Located 6,200 feet in the Sierra Nevada just outside of Truckee, California, Donner Memorial State Park was established to preserve and tell maybe the darkest side of early pioneer life in California.
It forever will stand as a reminder of how and where the Donner Party Camp met its ill-fated end when it was trapped in the clutches of the Sierra Nevada Mountain range by inclement weather during the winters of 1846-47.
During this time, the party did not have the supplies necessary to take on such a task, and to make matters worse, they also did not have any shelter to speak of. Miraculously, and perhaps tragically, it is rumored that surviving members of the group were forced to turn to cannibalism in order to live to tell the tale of their plight.
Since 1928, over 200,000 curious visitors reportedly visit the more than 3,000-acre park and National Historic Landmark each year that contains around two and a half miles of hiking trails to explore the area’ rugged terrain blanketed in thick Jeffrey pine and white ?r cloak slopes.
In addition, there are also three miles of lake area on the aptly named, Donner Lake. The lake is a hub of major recreation, featuring boating and trout fishing, but also provides a mellow place for a relaxing stroll, or shady picnic.
Although there are many features throughout the park, it is best known for two. The first is the Emigrant Trail Museum and the other being Pioneer Monument, located on the east side of the lake, in and outside the park’s visitor center.
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The museum depicts the cultural history of the Donner Memorial area with exhibits that include things about the local Native American tribes, the builders of the First Transcontinental Railroad, and, of course, the Donner Party themselves. The museum also offers an informative narrative to the natural history of the Sierra Nevada.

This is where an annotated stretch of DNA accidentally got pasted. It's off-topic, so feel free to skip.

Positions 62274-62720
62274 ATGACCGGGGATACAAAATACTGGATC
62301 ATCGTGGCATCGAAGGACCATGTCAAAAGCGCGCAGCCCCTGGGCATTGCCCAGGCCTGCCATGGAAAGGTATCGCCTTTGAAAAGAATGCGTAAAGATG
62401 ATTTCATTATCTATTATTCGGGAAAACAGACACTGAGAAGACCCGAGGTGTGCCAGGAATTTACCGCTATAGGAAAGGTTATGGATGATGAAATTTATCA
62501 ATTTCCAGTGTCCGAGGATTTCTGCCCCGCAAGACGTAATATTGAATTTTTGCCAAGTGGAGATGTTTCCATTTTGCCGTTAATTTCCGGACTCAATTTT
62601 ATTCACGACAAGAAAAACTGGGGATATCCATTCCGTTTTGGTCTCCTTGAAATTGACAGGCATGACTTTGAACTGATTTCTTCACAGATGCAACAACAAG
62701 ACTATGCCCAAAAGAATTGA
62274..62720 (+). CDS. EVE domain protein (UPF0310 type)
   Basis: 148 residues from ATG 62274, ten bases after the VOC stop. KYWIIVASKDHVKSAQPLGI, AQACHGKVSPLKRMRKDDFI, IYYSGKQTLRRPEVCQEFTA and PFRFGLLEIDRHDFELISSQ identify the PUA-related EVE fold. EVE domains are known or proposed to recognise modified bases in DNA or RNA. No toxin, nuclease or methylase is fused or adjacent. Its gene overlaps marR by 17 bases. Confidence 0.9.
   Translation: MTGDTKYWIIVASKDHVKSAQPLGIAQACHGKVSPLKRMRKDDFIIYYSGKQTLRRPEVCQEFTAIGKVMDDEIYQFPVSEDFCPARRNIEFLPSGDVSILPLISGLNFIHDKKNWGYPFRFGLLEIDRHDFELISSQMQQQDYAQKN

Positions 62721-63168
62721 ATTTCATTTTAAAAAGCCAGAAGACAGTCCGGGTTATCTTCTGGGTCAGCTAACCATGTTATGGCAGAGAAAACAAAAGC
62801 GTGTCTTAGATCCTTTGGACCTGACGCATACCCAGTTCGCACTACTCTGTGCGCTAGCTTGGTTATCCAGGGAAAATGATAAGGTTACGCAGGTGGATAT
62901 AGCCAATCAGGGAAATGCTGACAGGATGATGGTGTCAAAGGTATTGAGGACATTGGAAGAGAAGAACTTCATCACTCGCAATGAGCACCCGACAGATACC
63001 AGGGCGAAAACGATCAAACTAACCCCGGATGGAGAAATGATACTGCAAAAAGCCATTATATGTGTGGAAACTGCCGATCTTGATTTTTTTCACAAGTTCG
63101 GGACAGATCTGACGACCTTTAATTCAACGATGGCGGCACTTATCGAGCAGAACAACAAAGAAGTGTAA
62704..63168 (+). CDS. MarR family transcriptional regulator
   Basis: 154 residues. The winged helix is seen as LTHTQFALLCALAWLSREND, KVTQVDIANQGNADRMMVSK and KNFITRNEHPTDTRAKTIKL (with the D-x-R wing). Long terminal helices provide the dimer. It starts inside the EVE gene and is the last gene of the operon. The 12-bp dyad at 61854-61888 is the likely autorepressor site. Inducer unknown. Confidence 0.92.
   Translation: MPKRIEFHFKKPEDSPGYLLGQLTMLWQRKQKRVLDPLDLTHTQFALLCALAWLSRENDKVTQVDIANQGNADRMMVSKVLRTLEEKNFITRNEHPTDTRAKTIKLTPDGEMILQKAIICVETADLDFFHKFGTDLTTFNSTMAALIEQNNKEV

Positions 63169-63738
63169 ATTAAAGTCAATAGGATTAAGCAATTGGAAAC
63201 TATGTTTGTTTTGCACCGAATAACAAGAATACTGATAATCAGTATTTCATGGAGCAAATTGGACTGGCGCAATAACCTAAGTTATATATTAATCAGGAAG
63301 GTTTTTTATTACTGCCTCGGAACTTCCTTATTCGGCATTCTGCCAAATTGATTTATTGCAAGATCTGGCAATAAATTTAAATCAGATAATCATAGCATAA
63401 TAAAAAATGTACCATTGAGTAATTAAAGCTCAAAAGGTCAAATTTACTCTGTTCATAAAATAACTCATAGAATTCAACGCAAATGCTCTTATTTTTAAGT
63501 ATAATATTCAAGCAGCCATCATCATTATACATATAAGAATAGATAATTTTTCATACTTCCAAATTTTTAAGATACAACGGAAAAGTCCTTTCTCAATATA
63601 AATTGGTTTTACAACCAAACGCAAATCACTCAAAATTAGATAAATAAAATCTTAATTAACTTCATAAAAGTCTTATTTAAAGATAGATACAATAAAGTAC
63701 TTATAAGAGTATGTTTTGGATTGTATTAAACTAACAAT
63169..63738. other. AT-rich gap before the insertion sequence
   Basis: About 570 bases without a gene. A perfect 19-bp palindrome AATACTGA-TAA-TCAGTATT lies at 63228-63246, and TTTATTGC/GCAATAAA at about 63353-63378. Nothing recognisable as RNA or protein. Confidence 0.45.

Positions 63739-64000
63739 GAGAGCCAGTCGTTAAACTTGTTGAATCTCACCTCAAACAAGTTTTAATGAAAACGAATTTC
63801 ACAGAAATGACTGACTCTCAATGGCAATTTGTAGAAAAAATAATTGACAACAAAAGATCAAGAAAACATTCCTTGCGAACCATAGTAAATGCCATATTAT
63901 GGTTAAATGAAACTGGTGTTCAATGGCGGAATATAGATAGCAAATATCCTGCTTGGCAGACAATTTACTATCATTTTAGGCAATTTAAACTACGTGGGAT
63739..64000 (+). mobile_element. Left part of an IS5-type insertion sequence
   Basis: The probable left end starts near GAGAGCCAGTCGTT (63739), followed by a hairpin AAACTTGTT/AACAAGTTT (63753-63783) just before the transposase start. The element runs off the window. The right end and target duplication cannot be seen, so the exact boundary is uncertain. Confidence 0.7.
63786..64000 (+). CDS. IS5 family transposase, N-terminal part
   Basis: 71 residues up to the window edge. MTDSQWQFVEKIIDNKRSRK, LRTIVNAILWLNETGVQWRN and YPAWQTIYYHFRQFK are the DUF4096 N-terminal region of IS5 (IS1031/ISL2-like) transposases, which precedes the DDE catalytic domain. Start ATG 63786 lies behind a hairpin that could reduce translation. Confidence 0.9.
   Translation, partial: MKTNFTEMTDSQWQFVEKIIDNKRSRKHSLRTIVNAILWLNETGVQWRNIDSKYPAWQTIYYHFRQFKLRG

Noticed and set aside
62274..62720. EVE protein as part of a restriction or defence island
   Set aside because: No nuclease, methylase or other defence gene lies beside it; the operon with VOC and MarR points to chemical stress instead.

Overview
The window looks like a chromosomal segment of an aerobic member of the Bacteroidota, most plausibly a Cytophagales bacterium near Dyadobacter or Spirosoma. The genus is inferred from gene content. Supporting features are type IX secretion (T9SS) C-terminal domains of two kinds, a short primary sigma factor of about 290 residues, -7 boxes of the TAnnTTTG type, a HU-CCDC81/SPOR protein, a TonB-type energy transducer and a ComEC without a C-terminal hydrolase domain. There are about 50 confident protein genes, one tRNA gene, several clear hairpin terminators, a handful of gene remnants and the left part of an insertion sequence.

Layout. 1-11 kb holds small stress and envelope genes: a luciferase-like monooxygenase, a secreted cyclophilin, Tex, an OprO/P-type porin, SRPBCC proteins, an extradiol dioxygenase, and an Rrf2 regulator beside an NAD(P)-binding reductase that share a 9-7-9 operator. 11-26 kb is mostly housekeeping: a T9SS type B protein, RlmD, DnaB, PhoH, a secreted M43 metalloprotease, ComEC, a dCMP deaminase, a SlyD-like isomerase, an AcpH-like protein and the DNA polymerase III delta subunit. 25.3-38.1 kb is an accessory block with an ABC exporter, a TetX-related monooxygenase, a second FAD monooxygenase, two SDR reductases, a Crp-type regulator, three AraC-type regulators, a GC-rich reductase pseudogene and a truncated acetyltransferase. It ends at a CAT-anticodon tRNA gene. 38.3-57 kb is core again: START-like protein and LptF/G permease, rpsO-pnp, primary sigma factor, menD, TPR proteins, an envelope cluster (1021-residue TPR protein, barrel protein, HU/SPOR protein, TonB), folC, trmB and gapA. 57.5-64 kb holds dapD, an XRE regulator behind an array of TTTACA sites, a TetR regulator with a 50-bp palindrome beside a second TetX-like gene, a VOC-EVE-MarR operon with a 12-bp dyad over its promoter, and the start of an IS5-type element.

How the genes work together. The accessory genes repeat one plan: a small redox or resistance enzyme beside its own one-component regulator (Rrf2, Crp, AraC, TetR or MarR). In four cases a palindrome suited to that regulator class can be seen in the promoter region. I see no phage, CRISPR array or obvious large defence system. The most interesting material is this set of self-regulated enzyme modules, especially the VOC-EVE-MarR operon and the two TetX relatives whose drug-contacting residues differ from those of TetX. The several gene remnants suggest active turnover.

Located near the visitor center, a trail leads about 200 yards out to the Donner Party’s Murphy family cabin site and Pioneer Monument, with its 22-foot high base that represents the height of the snow during that tragic winter of 1846.
If you take the Lakeshore Interpretive Trail you can also reach the site.
Along this trail, equipped with an interpretive booklet which can be purchased fro the museum, along with 18 trailside exhibits. Adventures are given an inside look at the area’s geology, cultural resources, and native ?ora and fauna.
At the end of the trail, situated adjacent to a large granite boulder that was once part of the wall and fireplace of the Murphy Cabin, is the monument which was completed in 1918 in honor of all of those who made the difficult trek across the plains and mountains to reach California during the 1840’s.
This is exactly where the Donner Party families eventually set up a shelter during their unexpected and ultimately catastrophic stay. There is a plaque containing some memorable words, but these words are followed by a list of the members of all four families that were lost.
Since most visitors to the area find that more than one day is needed to explore all that Donner State Memorial Park has to offer, there are a few choices for your overnight stay including Donner Memorial State Park Campground, and numerous hotels and motels in nearby Truckee.
Donner Memorial State Park is best visited in the summer months as temperatures range from about 75 degrees during the day to the low 40s at night. Much more temperate than winter temperatures which average from a high of 40 to a low of 20 degrees.
Donner Memorial State Park is located south of Interstate 80, and west of Truckee. From downtown Truckee, follow Donner Pass Road two miles to a stop sign. Turn left and follow the signs into the park. Truckee itself is located 33 miles west of Reno, thirteen miles from Lake Tahoe.